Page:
Amidst all the DD news there was a bit of VFX related news coming from the UK.
British film producer David Heyman says that he cringes when he looks at some of the visual effects in the early Harry Potter films.
Speaking on a panel at the British Embassy’s Creative Content Summit, he said Tuesday: “The visual effects industry developed substantially over the 11 to 12 years of making the films. I look at some of the first film [made in 2001] and want to cringe. Then I look at later films and I’m really proud of them.”
He explained that in the first films, around two-thirds of the effects were done in the United States; however, by the final three films [made between 2009 and 2011], between 90 percent and 95 percent of the visual effects were done in the United Kingdom. This was partly because of the consistency of the 2,500-strong team that worked on Harry Potter. This provided an “apprentice system” for many U.K.-based staff members, giving them an opportunity to “learn from the best” and rise up the ranks to move into post-production or become art directors.
You can view the full comment above at the 6 minute mark above. I argue that most of the work was done in the UK because of huge subsidies offered by the UK government. Eventually WB required that the work be done in the UK for the subsidies.
That being said I’ve always found the nationalist view in VFX quite absurd because the industry is incredibly diverse as I’ve argued before.
Interestingly enough, a report by the British Film Institute made a surprising admission of how much production were to shrink without subsidies:
The report also underlines how vital the Film Tax Relief is to sustaining the global competitiveness of film production in the UK, estimating production would be around 71% smaller without it The Film Tax Relief not only provides fiscal stability but has also helped promote the UK as a highly attractive inward investment location for film production. With the Film Tax Relief costing HM Treasury around £114 million a year, this means it generates about £12 in GDP for every £1 invested. Without it, national GDP would be reduced by approximately £1.4 billion a year and Exchequer revenues by £430 million a year.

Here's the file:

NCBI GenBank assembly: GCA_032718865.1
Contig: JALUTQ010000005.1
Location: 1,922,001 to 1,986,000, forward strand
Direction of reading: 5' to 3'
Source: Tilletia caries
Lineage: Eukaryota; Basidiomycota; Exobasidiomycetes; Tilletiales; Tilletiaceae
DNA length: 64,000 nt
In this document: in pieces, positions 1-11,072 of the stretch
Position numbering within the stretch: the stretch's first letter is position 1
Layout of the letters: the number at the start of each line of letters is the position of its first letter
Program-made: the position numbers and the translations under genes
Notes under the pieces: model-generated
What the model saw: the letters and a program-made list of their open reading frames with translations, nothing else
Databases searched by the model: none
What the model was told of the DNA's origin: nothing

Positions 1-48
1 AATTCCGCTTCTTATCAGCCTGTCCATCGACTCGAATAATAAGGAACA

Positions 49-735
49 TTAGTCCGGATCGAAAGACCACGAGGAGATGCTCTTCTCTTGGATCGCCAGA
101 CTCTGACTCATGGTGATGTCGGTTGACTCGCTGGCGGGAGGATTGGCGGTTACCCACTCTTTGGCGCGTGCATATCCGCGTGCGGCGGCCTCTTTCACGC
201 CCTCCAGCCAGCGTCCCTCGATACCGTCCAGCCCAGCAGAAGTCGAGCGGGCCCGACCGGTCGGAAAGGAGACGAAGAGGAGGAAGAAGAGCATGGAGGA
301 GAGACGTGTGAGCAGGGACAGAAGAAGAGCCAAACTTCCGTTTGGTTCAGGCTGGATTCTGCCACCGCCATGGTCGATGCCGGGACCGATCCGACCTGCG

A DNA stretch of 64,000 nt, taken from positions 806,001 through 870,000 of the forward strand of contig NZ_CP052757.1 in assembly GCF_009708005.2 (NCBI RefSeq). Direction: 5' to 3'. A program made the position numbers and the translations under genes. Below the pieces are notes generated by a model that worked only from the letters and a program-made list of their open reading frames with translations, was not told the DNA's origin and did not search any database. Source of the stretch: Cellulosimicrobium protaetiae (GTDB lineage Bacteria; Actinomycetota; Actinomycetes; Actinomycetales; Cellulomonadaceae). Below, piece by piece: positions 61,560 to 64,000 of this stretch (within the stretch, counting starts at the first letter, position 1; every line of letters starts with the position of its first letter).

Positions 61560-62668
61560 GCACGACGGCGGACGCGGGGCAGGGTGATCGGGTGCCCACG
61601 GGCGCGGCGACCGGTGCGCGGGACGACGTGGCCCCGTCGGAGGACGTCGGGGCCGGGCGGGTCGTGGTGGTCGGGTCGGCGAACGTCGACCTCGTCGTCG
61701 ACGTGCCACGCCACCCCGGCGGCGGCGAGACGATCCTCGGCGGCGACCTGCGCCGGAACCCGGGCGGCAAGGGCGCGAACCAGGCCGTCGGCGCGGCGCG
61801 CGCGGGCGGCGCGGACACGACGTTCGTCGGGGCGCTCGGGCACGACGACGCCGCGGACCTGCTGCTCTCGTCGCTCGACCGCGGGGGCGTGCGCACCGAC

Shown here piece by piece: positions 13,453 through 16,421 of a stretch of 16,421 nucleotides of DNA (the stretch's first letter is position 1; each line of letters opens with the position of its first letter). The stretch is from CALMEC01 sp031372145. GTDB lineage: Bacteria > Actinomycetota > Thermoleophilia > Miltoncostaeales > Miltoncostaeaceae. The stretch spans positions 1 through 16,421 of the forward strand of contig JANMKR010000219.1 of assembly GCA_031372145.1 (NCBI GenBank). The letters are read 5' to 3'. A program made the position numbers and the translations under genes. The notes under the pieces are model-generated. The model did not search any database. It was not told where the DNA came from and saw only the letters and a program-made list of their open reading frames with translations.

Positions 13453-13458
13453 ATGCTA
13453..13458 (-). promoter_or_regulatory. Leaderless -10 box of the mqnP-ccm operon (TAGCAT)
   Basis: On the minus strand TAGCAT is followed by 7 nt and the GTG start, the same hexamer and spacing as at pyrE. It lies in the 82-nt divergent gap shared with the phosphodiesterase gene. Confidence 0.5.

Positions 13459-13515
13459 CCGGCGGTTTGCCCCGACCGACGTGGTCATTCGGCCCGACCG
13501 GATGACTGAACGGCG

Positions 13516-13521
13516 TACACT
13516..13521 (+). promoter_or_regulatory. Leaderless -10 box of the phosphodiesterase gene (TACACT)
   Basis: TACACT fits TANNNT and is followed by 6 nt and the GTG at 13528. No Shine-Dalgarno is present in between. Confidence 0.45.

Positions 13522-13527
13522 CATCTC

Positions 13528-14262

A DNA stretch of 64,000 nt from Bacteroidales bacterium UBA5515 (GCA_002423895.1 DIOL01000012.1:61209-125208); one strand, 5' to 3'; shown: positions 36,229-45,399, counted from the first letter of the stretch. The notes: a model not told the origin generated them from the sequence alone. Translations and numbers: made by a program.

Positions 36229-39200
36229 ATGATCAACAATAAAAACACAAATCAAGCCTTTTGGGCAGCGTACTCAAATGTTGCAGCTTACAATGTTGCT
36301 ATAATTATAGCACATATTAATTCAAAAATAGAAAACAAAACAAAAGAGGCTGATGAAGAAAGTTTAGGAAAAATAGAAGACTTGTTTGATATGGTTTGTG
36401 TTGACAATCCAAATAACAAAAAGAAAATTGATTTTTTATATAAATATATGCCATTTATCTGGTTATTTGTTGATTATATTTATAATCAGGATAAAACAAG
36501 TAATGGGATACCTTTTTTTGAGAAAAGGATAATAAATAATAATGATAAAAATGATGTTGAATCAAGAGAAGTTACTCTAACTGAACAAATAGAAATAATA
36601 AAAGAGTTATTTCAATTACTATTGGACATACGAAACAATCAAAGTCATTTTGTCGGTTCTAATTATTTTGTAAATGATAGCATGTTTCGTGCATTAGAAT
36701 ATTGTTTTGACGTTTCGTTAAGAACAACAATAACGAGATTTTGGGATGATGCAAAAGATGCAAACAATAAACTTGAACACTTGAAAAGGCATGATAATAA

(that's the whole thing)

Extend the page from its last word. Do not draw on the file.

The problem with these film commission reports is they never show their exact source for calculating these numbers and they are paid for by the parties that benefit from the subsidies the most. California and many other states in the US try to do the same thing.
Even with the subsidies, there seems to be an unusual lull in VFX work in the UK as mentioned by a few UK VFX vets.
I believe the larger subsidies in Vancouver, Singapore, and now New York are beginning to play a role. For example, the bulk of Double Negative artist openings are in Singapore. Most openings for Framestore are in NY, and surprisingly they just opened an LA studio.